We have continued to see minor league signings even with the lockout still limiting most offseason business, though The Athletic’s Eno Sarris and Brittany Ghiroli note that the total number of minors contracts signed this winter is naturally much lower than usual compared to past offseasons. While the lockout extends to MLBPA members, players on MLB contracts, and players on 40-man rosters, some players within these parameters are stuck in a strange middle ground, like Sam McWilliams. Since the righty signed a Major League contract with the Mets last winter but hasn’t actually appeared in a big league game in his pro career, he is both locked out and not an official union member.
It isn’t known exactly how many players are in McWilliams’ status, which is part of the confusion shared over which players are exactly “covered” by the lockout regulations. As a result, some offseason throwing showcases have had to stagger workout times (since MLB scouts aren’t permitted to even observe locked-out players) or even prevent some “covered” players from attending these showcases. McWilliams and others might therefore have even more of an uphill battle in landing a contract during what is expected to be an absolute frenzy of transactions once the lockout is finally over. [UPDATE: Ghiroli tweets that the MLBPA has adjusted its qualification standard for stipends to include McWilliams and other players in his situation]
More from around baseball…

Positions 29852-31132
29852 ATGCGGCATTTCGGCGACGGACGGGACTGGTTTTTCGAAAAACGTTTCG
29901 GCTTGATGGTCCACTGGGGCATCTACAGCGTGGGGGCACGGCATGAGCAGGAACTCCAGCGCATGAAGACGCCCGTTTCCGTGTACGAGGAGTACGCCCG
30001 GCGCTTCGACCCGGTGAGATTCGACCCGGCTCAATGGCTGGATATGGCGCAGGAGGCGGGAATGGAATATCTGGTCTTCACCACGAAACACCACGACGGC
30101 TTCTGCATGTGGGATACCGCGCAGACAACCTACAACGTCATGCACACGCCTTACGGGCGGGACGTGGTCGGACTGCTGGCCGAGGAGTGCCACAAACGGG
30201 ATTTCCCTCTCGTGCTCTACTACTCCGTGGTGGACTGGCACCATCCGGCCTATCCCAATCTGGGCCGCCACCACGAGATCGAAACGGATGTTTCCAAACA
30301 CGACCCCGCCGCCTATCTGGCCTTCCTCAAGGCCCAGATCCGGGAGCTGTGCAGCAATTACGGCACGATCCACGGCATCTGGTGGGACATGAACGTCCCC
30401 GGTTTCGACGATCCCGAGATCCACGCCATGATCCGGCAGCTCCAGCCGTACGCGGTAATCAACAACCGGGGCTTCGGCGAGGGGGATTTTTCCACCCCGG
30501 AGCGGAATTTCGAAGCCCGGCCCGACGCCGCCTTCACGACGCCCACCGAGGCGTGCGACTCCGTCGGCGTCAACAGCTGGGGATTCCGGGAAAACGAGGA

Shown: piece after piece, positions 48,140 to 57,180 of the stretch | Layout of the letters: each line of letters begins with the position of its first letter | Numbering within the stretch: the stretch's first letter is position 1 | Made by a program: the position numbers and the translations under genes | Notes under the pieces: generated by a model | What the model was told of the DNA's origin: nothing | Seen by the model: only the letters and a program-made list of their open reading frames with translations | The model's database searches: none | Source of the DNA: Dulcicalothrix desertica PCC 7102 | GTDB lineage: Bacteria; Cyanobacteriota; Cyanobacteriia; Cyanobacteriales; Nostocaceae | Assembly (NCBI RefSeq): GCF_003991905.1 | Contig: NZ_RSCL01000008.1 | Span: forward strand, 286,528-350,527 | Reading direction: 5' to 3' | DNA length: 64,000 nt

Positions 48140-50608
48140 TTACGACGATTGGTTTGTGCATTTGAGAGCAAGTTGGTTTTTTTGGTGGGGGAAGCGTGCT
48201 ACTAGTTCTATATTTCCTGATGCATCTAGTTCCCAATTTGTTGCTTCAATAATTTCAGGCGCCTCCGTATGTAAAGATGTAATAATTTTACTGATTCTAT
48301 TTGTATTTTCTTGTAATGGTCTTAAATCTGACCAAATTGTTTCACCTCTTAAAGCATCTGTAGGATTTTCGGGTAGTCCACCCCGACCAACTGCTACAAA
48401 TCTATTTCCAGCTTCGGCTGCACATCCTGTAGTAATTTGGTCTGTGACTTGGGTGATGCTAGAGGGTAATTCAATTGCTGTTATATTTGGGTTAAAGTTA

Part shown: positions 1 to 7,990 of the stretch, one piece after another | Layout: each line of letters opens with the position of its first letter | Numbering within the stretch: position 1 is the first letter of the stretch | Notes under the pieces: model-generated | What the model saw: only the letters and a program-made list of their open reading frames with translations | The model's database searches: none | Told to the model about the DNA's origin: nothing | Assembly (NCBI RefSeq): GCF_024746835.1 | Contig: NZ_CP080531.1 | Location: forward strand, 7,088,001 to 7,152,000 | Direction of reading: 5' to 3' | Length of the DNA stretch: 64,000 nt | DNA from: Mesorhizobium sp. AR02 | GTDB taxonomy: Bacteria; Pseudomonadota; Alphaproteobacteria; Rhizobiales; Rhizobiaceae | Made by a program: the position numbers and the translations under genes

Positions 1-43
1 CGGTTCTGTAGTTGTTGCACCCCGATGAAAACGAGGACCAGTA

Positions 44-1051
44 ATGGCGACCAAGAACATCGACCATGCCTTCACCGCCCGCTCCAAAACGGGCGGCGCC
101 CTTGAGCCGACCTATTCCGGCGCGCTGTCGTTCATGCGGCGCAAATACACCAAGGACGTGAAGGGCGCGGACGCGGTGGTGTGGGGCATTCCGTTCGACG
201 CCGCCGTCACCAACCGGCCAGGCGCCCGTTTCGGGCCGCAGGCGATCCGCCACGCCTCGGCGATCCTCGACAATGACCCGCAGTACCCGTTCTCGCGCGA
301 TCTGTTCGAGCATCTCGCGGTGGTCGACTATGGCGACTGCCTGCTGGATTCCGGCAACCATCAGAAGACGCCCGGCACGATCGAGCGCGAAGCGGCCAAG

- Niko Goodrum is one of the many free agents still waiting to land his next contract, though the utilityman told The Detroit News’ Chris McCosky that he had plenty of interest prior to the lockout. The Tigers outrighted Goodrum off their 40-man roster in mid-November and he chose to test the open market, saying “we had been in contact with 10 teams….Seven of them were looking to offer big-league deals.” Goodrum’s multi-positional versatility would certainly make him a good fit on many rosters, even if his bat has fallen off over the last two seasons. In 504 plate appearances in 2020-21, Goodrum hit only .203/.282/.350 — a significant dropoff from the .247/.319/.427 slash line he posted with Detroit over 964 PA in 2018-19. Goodrum has no hard feelings towards the Tigers for parting ways, and is now just looking forward to his next big league opportunity.
- Tyler Zombro is planning to attend the Rays’ minor league camp, and tells The Tampa Bay Times’ Marc Topkin that “within the next month to two months, I certainly will be 100 percent” recovered from a skull fracture. In a horrific incident during a Triple-A game last June, Zombro was hit in the head with a line drive, suffering both the fracture and a seizure on the mound. After emergency surgery and a long recovery process, however, Zombro was given medical clearance by MLB last month and got back onto a mound for the first time since the injury.